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Black bear (Ursus americanus Pallas) feeding damage across timber harvest edges in northern California coast redwood (Sequoia sempervirens[D. Don] Endl.) forests, USA

Natural Areas Journal

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Abstract

Feeding damage to trees by black bears (Ursus americanus Pallas) was recorded in proximity to timber harvest edges in harvested and old-growth stands of coast redwood (Sequoia sempervirens [D. Don] Endl.) in northern California, USA. Bears exhibited distinct preference in their feeding patterns related to stand structure and composition and to distance from the timber-harvest edge. Most damage was recorded within regenerating stands. Regression analysis indicated that density of damaged trees was negatively correlated with distance from timber harvest edges within old-growth stands. A significant negative correlation was also found between the density of trees damaged by bears and habitat diversity (H') as measured by the Shannon diversity index. In addition, bears exhibited preference for pole-size trees (dbh = 10-50 cm) over all other size classes, and coast redwood over other species. In general, damage by bears appeared to act as a natural thinning agent in even-aged stands. No damage was recorded in old-growth stands except in close proximity to the timber-harvest edge where subcanopy recruitment was high.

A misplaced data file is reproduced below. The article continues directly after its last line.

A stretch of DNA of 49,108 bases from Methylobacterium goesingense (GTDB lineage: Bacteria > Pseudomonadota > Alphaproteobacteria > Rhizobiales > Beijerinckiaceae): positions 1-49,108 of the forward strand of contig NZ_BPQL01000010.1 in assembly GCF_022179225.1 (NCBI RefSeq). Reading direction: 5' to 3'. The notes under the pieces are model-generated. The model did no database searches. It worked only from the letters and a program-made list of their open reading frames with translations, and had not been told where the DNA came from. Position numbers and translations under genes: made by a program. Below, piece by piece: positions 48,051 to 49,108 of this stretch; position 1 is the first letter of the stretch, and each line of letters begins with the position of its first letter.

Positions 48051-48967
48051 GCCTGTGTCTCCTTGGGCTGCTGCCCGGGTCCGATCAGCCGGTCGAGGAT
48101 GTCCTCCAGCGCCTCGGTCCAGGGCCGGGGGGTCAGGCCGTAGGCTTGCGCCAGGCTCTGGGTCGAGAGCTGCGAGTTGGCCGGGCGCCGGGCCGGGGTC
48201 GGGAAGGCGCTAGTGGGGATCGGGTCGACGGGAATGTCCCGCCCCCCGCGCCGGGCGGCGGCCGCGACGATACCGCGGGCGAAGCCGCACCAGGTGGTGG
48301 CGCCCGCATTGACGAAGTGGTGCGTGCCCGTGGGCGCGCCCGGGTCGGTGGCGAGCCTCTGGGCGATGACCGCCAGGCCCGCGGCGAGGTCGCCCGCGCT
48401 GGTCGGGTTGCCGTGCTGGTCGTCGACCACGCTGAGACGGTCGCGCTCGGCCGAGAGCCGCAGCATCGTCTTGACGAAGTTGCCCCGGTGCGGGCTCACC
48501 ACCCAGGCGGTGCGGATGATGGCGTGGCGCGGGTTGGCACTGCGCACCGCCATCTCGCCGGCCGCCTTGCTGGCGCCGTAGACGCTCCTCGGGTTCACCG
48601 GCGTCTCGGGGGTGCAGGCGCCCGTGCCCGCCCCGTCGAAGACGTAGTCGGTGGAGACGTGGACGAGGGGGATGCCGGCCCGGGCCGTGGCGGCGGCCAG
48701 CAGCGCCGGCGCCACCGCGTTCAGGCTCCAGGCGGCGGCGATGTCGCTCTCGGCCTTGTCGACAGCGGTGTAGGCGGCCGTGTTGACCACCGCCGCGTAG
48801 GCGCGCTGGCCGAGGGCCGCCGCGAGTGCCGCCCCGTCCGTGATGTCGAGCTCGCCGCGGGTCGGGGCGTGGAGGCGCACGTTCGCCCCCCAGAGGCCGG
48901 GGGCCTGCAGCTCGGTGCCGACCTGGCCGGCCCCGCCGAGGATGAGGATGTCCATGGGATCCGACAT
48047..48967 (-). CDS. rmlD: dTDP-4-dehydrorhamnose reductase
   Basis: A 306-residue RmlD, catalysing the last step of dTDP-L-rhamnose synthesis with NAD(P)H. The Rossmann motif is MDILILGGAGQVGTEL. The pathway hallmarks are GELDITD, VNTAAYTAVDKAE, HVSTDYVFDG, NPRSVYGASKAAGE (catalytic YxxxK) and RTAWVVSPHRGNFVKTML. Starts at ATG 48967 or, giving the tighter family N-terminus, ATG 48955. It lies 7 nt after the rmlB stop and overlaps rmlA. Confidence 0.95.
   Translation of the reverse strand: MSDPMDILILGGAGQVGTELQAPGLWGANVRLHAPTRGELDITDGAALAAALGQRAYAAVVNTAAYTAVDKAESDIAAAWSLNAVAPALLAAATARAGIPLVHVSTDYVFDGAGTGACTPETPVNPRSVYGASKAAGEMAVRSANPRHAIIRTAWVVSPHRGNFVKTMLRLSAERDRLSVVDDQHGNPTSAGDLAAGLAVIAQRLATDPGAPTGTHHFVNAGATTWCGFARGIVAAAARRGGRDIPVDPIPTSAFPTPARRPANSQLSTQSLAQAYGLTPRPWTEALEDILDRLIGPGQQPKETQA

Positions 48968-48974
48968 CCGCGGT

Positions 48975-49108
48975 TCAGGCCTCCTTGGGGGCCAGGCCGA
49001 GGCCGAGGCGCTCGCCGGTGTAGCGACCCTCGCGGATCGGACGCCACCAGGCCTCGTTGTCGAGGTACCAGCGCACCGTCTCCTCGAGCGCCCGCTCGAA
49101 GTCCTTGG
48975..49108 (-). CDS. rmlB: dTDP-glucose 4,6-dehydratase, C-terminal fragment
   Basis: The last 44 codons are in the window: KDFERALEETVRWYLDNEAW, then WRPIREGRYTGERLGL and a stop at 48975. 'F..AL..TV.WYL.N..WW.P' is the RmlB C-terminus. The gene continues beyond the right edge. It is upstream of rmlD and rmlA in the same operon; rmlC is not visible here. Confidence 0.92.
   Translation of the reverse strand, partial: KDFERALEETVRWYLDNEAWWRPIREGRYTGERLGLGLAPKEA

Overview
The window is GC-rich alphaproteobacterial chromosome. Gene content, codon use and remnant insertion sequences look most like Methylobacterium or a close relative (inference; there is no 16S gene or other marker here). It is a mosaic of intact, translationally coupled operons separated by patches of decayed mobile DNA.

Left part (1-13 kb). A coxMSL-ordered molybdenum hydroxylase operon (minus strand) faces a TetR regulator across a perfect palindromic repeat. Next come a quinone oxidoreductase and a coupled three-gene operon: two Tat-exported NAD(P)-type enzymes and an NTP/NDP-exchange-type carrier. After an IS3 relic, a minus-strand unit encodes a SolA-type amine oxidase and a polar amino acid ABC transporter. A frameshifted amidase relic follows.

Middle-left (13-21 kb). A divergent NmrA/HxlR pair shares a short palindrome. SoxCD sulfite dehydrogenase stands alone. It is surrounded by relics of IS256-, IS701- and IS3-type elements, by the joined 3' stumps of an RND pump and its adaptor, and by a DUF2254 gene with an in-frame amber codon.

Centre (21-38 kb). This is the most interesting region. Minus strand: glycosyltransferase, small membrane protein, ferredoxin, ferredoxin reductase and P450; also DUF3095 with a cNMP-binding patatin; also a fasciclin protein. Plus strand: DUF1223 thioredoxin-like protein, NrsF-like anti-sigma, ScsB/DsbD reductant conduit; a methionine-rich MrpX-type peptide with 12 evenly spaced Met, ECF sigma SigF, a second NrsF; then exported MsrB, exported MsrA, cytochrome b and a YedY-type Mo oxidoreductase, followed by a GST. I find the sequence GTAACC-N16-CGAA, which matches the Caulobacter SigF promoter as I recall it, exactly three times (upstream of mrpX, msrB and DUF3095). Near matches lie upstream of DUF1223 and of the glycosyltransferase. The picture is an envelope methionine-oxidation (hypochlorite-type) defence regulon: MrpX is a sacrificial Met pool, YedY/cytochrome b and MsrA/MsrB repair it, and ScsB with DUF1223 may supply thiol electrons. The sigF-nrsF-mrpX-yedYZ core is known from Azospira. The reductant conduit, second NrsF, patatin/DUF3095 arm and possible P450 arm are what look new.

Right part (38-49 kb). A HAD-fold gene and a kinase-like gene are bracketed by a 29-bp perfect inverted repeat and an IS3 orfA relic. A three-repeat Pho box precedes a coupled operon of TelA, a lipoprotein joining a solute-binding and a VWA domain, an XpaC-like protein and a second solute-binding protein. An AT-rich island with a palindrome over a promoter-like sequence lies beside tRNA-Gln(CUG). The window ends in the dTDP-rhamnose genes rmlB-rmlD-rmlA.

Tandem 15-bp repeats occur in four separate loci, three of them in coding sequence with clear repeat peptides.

Additional Publication Details

Publication type:
Article
Publication Subtype:
Journal Article
Title:
Black bear (Ursus americanus Pallas) feeding damage across timber harvest edges in northern California coast redwood (Sequoia sempervirens[D. Don] Endl.) forests, USA
Series title:
Natural Areas Journal
Volume
21
Issue:
4
Year Published:
2001
Language:
English
Larger Work Type:
Article
Larger Work Subtype:
Journal Article
Larger Work Title:
Natural Areas Journal
First page:
324
Last page:
329
Number of Pages:
6